Cuban large denomination bills of 200, 500 and 1000 pesos began circulating on Sunday, in order to facilitate transactions in Cuban currency (CUP) and in dollar stores (TRD) as announced by the Central Bank of Cuba (BCC).
Backed by Resolution No. 4 of January 15, 2015, and published on the same date in the Gazette Extraordinary No. 3, the measure seeks to streamline operations and reduce risk levels by avoiding the use of large amounts of money in low denomination bills.
Francisco Mayobre Lence, vice president of BCC, recently told reporters that the new notes would be put in circulation on February first but gradually, through entities Banco Metropolitano, People’s Savings Bank, the Bank of Credit and Trade and the Exchange Houses, known as CADECAs.
He clarified that by now they will prioritize Havana, provincial capitals and some municipalities, which is in line with the level of operations that has manifested in certain places.
He emphasized on the need for people to learn to identify the new banknotes, which among its security measures have two watermarks, one with the image of Celia Sánchez; the number that corresponds to them; the security thread; embossed printing, and the initials of the BCC.
With predominance of orange, the 200 peso banknote has the image of patriot Frank País and in the back an allegory of the School City July 26, and in the 500, in which prevails the green color, has the bust of Ignacio Agramonte, and on the back a painting of the Constituent Assembly of Guáimaro.
The 1000 peso banknote is brown, with the figure of Julio Antonio Mella and a graphic composition of the University of Havana.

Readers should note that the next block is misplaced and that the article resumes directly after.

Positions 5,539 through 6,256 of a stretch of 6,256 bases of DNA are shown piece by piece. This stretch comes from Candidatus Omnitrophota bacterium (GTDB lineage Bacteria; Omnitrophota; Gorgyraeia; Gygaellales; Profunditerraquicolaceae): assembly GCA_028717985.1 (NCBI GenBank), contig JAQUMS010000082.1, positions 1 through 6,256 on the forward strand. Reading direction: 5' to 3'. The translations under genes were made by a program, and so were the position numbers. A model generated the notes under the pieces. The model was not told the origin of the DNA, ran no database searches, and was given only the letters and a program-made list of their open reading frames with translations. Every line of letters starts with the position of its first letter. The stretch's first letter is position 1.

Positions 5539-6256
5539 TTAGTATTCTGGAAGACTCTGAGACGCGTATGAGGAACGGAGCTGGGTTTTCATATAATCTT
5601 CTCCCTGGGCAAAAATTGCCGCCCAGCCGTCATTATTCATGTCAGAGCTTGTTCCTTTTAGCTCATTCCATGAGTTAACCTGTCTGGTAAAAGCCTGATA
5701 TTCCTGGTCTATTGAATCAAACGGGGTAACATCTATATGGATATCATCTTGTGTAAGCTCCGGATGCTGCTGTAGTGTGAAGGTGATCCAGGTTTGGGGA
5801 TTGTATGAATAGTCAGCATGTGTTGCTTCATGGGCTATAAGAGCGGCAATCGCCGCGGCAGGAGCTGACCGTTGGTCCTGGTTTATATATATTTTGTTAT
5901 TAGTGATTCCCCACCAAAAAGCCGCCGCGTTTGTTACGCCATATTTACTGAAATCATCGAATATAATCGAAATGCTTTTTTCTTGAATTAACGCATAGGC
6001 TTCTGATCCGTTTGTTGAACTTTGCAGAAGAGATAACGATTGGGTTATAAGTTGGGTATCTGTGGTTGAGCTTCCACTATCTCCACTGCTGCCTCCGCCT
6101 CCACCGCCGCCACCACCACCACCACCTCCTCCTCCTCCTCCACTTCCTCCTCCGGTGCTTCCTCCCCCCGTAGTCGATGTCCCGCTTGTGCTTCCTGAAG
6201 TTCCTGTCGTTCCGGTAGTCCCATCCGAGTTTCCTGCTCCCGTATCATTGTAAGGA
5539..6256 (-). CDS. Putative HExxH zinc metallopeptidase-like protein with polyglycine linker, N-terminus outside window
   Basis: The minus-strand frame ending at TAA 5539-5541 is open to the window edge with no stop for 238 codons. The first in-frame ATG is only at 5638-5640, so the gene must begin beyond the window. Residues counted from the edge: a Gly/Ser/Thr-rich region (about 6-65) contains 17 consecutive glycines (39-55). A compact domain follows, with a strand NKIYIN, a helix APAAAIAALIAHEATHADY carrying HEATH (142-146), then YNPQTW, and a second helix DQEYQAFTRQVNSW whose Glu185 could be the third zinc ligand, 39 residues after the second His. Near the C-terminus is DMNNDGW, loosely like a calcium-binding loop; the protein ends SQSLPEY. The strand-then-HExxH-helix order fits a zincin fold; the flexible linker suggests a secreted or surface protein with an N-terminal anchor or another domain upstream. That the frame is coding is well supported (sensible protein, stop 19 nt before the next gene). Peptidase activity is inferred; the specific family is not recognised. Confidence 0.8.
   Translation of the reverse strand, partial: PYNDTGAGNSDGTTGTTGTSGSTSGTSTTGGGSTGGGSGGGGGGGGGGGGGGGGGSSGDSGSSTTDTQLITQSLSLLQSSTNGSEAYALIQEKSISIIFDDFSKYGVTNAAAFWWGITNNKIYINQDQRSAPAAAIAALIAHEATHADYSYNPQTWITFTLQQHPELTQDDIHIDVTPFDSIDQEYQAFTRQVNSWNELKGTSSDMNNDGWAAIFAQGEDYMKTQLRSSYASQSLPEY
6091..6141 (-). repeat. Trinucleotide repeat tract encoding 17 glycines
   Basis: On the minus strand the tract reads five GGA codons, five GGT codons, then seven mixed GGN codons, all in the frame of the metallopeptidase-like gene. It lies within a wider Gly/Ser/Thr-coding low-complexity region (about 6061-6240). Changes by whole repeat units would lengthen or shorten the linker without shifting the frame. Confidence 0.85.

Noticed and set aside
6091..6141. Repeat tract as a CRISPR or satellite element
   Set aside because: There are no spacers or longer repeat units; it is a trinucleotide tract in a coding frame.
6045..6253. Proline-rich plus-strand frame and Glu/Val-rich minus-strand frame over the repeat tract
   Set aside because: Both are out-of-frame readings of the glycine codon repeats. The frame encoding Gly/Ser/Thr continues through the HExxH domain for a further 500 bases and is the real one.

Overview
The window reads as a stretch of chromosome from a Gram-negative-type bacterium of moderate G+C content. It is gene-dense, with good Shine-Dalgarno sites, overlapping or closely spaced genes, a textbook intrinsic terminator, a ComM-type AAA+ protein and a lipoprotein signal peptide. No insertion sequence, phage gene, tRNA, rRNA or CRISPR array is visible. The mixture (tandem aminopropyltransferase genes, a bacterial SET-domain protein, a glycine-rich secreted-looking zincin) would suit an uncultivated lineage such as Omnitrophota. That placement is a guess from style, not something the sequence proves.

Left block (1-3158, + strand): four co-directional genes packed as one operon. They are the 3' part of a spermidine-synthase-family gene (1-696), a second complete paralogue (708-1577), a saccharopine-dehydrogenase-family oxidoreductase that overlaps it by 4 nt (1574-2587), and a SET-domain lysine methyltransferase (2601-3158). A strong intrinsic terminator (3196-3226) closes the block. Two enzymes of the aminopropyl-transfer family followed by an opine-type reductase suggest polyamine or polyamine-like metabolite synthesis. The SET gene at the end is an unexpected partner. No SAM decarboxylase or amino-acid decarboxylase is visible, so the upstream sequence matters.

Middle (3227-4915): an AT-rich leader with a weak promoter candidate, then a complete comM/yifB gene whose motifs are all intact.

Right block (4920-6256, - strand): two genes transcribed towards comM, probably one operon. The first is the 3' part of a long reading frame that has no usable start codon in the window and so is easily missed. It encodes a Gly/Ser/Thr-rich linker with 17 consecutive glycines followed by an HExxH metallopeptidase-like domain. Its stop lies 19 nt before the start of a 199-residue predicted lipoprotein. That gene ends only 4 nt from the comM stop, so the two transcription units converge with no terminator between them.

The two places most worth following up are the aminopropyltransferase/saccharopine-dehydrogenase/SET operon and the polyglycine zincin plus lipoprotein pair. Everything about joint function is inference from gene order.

Meanwhile, Barbara Soto, commercial vice president of the Cimex Corporation, recently told the Granma newspaper that the measure will prevent a lot of delays in operations, one of the recurring concerns of the population in surveys conducted by his institution.
In recent months the use of CUP in stores that sell in convertible pesos (CUP) was extended and one of the difficulties faced was precisely in the denomination of the bills, because until now the 100 pesos was the largest in Cuba, but most sales in the TRD was done with banknotes of 20 and 50.
There are products whose prices are higher, such as appliances and furniture, and to acquire them the customer has to carry much money in sometimes not optimal conditions, Soto said.
Since the implementation of this new decision, they foresee a decrease of time the client spends making payments and therefore there will be an optimization of the process, said the official.